In 2010, 87.3 percent of the $17.7 billion bilateral trade between China and Nigeria was in China’s favour. To reverse this growing imbalance, the Chinese government sought to establish special economic zones in Africa.
The Ogun-Guangdong Free Trade Zone and the Lekki Free Trade Zone (LFTZ) are two of eight Chinese special economic zones (SEZ) approved by the Chinese Ministry of Commerce in 2006. The primary motive for these special economic zones is economic. That is, to increase Chinese multinational companies’ Nigerian market share; to expand the Nigerian market for Chinese manufactured goods; to increase China’s presence in Nigeria’s oil and gas sector; and to leverage its investment in Nigeria as a gateway for entering the ECOWAS market.
However, only the EPZ in Egypt has taken off. The SEZ, when it takes off, will become a light manufacturing and a high-tech agricultural demonstration park. Besides, competition is stiff – India, Bangladesh, Mexico and Vietnam have competitive labour markets.
The first phase of the LFTZ – it is estimated that it will cost $5 billion to develop 30 square kilometres of the 165 square kilometres – is scheduled for completion in 2014. China-Africa Development Fund (CADFund), China’s largest private equity fund with an African focus, is one of quartet that formed a consortium of Chinese companies that partnered with Lagos State. An oil refinery, to be built and operated by China State Construction Engineering Corporation (CSCEC), is expected to produce 300,000 barrels of oil a day and 500,000 metric tonnes of liquefied petroleum gas each year.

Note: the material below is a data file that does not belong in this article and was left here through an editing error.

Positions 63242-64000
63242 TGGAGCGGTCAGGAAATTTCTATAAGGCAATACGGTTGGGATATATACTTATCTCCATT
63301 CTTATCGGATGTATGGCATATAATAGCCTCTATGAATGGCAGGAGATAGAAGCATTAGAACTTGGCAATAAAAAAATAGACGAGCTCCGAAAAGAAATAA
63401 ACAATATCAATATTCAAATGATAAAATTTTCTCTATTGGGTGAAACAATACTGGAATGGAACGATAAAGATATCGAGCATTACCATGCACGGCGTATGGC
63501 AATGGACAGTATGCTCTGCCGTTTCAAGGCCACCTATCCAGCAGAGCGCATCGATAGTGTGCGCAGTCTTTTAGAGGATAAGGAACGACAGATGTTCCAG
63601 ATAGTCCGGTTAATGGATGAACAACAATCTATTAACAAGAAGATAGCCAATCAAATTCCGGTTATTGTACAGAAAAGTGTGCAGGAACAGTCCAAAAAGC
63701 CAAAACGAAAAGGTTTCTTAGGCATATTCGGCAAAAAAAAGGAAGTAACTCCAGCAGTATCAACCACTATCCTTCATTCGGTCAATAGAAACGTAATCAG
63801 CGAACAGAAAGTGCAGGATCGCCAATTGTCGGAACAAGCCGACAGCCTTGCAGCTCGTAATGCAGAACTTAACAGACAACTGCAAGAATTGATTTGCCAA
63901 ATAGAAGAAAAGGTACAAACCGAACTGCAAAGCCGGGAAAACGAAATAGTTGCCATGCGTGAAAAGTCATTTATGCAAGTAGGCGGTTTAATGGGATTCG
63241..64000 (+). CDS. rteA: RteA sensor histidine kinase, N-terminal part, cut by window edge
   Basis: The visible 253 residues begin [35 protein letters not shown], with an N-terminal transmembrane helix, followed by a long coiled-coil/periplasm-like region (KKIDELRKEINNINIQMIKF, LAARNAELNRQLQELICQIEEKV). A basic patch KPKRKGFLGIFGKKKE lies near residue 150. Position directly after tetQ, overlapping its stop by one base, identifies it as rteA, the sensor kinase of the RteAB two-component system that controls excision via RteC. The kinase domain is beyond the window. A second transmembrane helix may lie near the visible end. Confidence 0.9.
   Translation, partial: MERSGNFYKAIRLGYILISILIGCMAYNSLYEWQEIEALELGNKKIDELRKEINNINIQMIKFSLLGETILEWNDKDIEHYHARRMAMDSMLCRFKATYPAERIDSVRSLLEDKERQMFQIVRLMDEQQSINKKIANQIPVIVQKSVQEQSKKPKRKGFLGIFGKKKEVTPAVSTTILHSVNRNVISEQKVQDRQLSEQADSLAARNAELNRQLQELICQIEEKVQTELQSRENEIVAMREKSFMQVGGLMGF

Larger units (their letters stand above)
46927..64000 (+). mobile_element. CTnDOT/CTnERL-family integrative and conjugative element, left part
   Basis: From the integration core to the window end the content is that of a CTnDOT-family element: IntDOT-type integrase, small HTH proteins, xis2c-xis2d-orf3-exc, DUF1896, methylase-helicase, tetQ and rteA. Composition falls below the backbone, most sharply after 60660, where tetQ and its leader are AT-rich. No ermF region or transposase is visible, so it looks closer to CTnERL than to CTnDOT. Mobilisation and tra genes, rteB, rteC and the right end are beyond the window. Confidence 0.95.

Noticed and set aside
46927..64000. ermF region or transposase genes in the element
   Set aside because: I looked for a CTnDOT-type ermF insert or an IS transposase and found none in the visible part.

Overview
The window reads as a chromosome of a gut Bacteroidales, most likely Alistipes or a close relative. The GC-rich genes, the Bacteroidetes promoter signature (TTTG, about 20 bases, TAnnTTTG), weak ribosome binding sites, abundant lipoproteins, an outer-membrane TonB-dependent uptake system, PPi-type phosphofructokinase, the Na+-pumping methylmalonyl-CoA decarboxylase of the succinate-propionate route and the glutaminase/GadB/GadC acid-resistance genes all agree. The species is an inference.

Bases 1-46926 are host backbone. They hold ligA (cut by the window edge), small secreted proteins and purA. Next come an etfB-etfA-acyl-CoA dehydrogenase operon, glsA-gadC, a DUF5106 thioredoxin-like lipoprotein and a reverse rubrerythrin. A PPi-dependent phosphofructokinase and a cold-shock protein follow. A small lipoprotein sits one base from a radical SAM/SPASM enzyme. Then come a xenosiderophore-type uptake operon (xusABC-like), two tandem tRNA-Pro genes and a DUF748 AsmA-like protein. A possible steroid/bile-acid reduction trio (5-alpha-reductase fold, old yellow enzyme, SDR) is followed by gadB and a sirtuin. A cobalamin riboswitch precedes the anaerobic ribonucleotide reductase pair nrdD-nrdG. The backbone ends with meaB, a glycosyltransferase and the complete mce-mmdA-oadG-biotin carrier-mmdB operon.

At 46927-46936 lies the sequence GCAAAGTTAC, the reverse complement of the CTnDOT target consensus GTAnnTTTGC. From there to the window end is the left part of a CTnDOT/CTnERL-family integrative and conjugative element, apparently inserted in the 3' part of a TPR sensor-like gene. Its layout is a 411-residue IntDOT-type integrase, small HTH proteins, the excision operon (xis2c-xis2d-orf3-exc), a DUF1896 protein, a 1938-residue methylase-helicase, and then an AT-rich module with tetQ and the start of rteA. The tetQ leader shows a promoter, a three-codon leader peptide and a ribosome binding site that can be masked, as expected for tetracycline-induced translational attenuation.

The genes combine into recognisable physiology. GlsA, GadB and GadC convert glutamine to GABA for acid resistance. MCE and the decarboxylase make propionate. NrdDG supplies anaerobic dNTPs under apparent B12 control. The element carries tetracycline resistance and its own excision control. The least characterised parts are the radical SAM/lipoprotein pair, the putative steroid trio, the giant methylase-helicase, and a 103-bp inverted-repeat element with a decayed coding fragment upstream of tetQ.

LFTZ has attracted, so far, $1.1 billion (N170.5 billion) investment commitment from 48 investors, according to the Minister of Trade and Investment in 2012. A 2011 World Bank report lists four key challenges: developers’ dearth of management capabilities; unequal status of developers and host government; absence of off-site infrastructure; and high cost of finance.
Management skills, “software”, are as important as infrastructure, “hardware”. Those developing the zones are grappling with how to import best practices, e.g., operating and financing models from SEZs in China to host governments. “Learning and knowledge sharing should be given higher priority” to overcome these challenges.
To succeed, SEZs need committed and pragmatic reform-minded leadership. Location matters. SEZs located in coastal region coupled with inter-modal infrastructure – i.e., onsite and offsite infrastructure are prioritised – tend to succeed if they are given “preferential policies and institutional autonomy”. Successful SEZs are able to attract the Diaspora, their billions of dollars of remittances and skills. In addition, SEZs that aim at healthy competition spur economic growth, exports, employment and investment.
Host governments can explore a legal and regulatory framework that spurs infrastructure investment. Iliad, a thriving French fixed and mobile service provider, invested €1 billion when the mayor of Paris opened the sewers of the city for connecting Parisians to super-high-speed broadband. It seemed unlikely that this would be constructed solely through private initiatives.
Opening the sewers of the LFTZ will reduce cost. In Paris the mayor cut access fees by 25 percent for the last 400 metres to houses. LFTZ can become the location of an ecosystem of start-ups, venture capital and angel investors, to complement the banks and universities sprouting on the Lekki axis.